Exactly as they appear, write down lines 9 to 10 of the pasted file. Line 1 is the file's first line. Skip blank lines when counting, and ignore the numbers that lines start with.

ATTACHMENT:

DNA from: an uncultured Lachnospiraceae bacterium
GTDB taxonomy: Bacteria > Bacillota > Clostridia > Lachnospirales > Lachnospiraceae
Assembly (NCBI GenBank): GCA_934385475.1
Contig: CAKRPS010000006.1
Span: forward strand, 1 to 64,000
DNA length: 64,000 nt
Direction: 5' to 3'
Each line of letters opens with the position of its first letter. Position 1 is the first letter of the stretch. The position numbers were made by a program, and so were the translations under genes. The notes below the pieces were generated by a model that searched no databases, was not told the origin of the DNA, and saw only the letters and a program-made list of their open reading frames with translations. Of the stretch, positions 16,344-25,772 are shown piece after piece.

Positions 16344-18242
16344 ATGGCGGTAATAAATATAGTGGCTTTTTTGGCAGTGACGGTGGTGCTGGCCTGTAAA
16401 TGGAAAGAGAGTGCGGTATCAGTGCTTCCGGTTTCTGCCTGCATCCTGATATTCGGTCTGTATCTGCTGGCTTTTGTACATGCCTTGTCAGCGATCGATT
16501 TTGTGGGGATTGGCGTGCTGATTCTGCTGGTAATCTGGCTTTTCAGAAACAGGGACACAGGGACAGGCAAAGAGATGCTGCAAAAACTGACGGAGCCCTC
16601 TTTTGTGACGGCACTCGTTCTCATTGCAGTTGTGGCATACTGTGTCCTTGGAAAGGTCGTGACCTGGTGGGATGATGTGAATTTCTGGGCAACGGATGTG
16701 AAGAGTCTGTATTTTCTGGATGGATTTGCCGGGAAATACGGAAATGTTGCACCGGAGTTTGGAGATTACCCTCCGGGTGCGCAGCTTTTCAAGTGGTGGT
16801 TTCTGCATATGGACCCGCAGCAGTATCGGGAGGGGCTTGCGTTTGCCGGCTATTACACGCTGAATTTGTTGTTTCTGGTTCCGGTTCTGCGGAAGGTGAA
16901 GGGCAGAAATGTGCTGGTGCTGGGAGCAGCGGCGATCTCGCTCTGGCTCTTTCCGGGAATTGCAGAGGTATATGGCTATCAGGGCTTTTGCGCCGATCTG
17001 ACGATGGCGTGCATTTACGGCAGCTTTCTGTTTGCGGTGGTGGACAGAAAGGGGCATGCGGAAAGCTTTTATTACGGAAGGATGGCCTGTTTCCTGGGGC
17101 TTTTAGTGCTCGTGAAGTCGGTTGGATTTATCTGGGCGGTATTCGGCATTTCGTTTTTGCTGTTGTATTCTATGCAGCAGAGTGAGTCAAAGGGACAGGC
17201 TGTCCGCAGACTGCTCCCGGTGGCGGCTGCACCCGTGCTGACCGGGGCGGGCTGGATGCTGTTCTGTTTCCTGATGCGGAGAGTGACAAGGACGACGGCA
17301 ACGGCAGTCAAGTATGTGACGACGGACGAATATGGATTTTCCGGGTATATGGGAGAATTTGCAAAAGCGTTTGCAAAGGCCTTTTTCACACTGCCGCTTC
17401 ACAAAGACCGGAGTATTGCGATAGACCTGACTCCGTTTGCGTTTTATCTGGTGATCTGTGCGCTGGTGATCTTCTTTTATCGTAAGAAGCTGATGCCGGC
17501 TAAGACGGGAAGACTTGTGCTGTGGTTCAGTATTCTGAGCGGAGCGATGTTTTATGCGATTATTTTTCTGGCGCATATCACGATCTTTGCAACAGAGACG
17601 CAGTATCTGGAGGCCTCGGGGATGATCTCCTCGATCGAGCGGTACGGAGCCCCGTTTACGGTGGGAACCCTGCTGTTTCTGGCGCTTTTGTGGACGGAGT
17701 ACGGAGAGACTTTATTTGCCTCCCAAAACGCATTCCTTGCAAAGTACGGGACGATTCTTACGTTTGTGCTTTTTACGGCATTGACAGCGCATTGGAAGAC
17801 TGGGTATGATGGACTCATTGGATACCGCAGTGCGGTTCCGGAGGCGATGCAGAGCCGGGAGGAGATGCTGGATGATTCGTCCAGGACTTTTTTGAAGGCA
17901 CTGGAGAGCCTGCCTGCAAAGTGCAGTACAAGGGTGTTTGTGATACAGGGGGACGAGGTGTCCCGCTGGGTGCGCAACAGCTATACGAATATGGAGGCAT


Positions 16344-18242
16344 ATGGCGGTAATAAATATAGTGGCTTTTTTGGCAGTGACGGTGGTGCTGGCCTGTAAA